At this point, it's beyond getting old. It's getting tired. Another bad loss for the Michigan Wolverines, this time 26-10 at home to an admittedly good team (Utah) from a power conference (Pac-12), but the fallout remains the same.
Michigan coaches and players are saying the right things to the media. The things you're forced to say when your team has effectively not shown up for two games (the other, of course, being the 31-0 shellacking at the hands of Notre Dame).
At his Monday presser, head coach Brady Hoke told the media that while he is aware of the mounting backlash his coaching staff and team are facing: "It won't affect the course that we want to go, I can tell you that."
The course is presumably to challenge for the Big Ten title, which looks to be about as attainable as a sunny mid-80s day in Michigan by the time the Big Ten title game rolls around on December 6.
After inclement weather forced a game delay in the fourth quarter of Michigan's latest debacle, ABC College Football analyst and former Texas Longhorns head coach Mack Brown made some pithy remarks about the vitriol Michigan's fanbase and beat writers are piling on Hoke and his players, as transcribed by The Detroit News:
Pull for the kids, pull for Brady (and) if you don't like what happens at the end of the year, then talk about it. But don't talk about all the bad things every week. Because it's not fair to the kids, it's not fair to the coaches, and you need to give your guy a chance to get it turned around when he starts Big Ten play.
It's true, all the negative talk surrounding the once-storied program is only adding to the defeatism plaguing Big Blue at the moment.
Student-athletes who don't perform up to potential don't necessarily deserve the level of anger they are getting from fans. But Brown's comments don't hold weight if he thinks the same restraint should be bestowed upon coaches (Brady Hoke, $3.25 million in salary 2014, offensive coordinator Doug Nussmeier, $830,000 salary in 2014) and administrators (athletic director David Brandon, $850,000 salary in 2013, as per the Detroit Free Press) who are making small mints.
Watching Michigan on offense is nearly insufferable. It's been a cavalcade of poor blocking, untimely penalties, uninspired route running and, worst of all, awful decision-making by the quarterback. Devin Gardner's time is up, no more excuses. He simply doesn't have the sand to play the position.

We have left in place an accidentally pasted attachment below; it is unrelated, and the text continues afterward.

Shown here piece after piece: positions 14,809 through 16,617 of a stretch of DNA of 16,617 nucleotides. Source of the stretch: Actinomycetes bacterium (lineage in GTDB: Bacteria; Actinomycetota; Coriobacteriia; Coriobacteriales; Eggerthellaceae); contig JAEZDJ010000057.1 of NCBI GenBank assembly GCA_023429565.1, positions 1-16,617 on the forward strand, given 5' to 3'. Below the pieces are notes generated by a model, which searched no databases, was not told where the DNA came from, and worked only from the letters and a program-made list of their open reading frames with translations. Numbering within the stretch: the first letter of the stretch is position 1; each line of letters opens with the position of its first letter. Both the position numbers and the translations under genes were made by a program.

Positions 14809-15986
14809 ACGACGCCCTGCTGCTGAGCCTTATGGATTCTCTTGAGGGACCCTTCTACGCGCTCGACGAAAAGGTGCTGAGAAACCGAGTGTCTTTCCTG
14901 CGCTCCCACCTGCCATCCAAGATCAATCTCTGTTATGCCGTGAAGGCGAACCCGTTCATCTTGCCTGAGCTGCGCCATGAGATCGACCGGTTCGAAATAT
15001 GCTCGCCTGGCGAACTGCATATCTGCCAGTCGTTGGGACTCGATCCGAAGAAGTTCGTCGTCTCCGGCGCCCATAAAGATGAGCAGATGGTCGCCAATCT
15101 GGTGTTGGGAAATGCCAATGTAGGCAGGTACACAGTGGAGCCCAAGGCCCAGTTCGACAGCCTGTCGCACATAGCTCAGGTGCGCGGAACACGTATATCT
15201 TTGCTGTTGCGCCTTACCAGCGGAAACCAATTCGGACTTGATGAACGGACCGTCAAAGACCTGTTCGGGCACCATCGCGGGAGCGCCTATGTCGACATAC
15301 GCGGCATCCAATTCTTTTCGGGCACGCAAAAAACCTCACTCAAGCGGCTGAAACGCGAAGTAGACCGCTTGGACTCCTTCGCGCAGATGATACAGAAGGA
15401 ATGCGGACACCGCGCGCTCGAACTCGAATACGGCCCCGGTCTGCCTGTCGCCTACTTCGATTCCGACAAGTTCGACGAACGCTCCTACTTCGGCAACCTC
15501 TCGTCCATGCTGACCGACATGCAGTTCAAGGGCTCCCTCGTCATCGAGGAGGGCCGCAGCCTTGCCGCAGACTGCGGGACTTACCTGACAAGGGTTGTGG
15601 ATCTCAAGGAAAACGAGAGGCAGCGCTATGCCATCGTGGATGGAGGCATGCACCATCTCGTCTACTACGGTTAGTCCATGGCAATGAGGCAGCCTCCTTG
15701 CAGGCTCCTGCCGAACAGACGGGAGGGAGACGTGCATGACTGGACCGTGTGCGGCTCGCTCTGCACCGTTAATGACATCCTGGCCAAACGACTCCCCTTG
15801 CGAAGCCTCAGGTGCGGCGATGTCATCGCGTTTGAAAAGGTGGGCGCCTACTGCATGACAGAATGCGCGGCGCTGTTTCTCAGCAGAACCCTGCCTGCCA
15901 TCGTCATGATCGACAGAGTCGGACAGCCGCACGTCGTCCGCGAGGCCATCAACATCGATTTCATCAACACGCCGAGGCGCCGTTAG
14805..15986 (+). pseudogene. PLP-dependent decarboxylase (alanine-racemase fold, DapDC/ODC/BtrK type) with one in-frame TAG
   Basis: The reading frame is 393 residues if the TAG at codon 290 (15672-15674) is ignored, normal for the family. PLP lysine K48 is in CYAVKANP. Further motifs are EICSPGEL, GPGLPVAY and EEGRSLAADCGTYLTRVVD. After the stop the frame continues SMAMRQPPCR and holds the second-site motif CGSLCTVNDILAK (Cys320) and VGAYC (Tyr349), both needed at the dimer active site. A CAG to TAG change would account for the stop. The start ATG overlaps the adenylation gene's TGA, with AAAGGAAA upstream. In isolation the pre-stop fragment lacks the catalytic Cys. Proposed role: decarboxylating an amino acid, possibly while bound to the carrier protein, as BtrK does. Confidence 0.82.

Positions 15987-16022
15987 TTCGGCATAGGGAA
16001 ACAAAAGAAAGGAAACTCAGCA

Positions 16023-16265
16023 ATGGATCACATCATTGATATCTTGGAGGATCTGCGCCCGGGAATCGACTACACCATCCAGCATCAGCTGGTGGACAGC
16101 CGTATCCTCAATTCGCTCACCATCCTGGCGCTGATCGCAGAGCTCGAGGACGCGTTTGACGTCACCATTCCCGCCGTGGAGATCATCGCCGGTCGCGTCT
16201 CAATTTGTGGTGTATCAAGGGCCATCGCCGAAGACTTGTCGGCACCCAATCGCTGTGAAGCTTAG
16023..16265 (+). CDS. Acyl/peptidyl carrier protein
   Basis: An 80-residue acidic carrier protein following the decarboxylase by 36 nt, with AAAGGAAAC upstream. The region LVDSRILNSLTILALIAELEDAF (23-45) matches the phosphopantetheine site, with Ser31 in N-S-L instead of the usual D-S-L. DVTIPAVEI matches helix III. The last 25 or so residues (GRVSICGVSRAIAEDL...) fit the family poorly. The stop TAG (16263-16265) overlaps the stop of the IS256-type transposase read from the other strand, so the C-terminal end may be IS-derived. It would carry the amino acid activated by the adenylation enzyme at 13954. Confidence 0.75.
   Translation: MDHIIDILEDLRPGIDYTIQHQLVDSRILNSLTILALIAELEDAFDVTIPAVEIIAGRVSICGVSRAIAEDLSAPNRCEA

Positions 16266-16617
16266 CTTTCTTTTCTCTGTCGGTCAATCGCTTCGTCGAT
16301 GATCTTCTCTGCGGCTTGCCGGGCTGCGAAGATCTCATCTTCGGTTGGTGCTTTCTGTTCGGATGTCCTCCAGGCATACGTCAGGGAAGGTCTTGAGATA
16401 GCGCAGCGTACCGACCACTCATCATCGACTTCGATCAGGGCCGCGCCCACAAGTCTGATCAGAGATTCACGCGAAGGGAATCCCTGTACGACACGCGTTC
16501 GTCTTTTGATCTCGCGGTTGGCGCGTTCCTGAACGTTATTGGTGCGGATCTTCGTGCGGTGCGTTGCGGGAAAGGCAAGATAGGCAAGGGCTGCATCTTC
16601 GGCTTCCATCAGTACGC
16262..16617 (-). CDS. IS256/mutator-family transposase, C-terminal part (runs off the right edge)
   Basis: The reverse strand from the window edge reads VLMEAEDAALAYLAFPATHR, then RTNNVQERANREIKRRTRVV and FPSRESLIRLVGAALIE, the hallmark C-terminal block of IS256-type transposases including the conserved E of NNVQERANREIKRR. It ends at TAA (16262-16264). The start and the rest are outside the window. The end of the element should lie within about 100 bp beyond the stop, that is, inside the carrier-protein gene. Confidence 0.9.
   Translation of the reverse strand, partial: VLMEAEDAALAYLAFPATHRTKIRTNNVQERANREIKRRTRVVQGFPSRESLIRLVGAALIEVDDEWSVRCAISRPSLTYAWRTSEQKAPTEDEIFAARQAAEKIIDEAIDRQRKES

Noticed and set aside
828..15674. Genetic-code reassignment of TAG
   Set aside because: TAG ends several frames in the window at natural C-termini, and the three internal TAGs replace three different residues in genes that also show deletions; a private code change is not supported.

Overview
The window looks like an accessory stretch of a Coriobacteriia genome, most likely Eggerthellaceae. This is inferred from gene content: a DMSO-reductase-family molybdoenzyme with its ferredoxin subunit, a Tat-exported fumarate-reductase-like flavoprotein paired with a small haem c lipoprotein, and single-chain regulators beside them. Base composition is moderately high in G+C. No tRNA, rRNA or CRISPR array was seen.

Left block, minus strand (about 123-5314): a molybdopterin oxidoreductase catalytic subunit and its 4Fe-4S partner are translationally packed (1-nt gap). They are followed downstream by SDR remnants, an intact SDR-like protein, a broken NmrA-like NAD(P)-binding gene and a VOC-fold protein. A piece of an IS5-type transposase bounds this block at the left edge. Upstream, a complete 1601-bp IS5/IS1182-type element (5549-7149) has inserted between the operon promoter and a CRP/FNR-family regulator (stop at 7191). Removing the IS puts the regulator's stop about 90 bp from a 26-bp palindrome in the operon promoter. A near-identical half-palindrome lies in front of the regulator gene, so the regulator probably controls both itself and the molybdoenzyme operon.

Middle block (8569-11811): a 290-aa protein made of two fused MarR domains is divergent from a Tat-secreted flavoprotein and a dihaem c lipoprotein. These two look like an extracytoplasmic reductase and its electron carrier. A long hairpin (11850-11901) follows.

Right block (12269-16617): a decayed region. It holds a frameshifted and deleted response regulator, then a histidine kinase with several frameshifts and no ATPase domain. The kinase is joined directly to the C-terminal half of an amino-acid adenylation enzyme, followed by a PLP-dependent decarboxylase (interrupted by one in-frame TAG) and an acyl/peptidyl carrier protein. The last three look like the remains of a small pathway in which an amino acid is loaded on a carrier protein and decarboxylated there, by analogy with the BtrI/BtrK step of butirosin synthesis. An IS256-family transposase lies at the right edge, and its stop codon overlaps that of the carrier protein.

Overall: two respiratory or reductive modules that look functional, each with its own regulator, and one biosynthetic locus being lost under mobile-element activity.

Gardner may be a tough all-around athlete, but Hoke's instincts to turn him into a receiver in 2012 were accurate. Gardner's propensity for interceptions has rendered him a limited passer, one who settles for short routes or checkdowns since most of his throws over 10 yards seem to end up in the hands of the opposition (six INTs versus five TD passes in 2014, he's also been sacked nine times; stats courtesy of ESPN).
Against Utah, Gardner at least showed more willingness to pull the ball the down and run when facing the onslaught of pass rushes that his naive offensive line allows.
Still, if Michigan has any hope of competing in 2015, it's best to try to bring Shane Morris along, who has also been abysmal in a limited role—he threw a pick and lost a fumble in relief of Gardner against Utah (Morris' stat line for 2014: 7-of-20, 79 yards, two INTs, as per ESPN).
Yes, sadly the 2014 season is nearly a wash just four games in. For those eternal optimists holding out hope that Michigan can salvage their season (and perhaps Hoke's job) with a win in East Lansing or Columbus, let's get real. This team, in its current state, will be lucky to finish .500 in the Big Ten.
Michigan is going to lose again in 2014, probably more than twice. It's most winnable remaining game may be this Saturday against Minnesota. Looking at the rest of the schedule, Michigan could conceivably become bowl eligible with wins over Northwestern, Indiana and Maryland. But in truth, every game could be a struggle for the underachieving Wolverines.
In the end, this is about a threshold of patience for losing and rebuilding a program that went to seed under Rich Rodriguez. Hoke is at his limit. His teams are failing to compete, which is inexcusable considering the budget that the University of Michigan earmarks for football ($23 million in 2012-2013 as per MLive's Kellie Woodhouse) and the revenue it generates for the university ($82 million as per the aforementioned MLive article).
Brady Hoke is a human being, and by all accounts a nice guy and reputable person. Only the most soulless troll wouldn't feel for him. None of us would care to be pilloried for every little thing we do at the workplace. But here's the difference between Hoke and the majority of the rest of us: The man is a millionaire.
The 99 percent generally need something to root for, and when that something becomes a source of discontent, the fans have the right to voice their displeasure.
Hoke apologists will tell you that he needs more time, that the constant waves of criticism are starting to get cruel and unusual. But it must be said, this ain't Ball State or San Diego State, Hoke signed on for this level of scrutiny when he took over the reins in 2011. Despite recent evidence to the contrary, Michigan is still the winningest college football program of all time.
Yes, the criticism can be heavy-handed, but perhaps Hoke and the athletic department should consider the alternative. Michigan fans are passionate, but with each embarrassing loss and the program's combative stance towards the displeasure, apathy starts to creep in (attendance at The Big House continues to trend down, for various reasons).
Barring a miraculous turnaround in 2014, Hoke should hit the bricks, and if that requires Mr. Brandon being put out to pasture as well, so be it.
If the Wolverines register more than four losses in 2014, it's best to cue up a swan song for Hoke and Brandon, courtesy of another notable Michigan Man (Bob Seger).
It's high time to "Turn The Page" in Ann Arbor.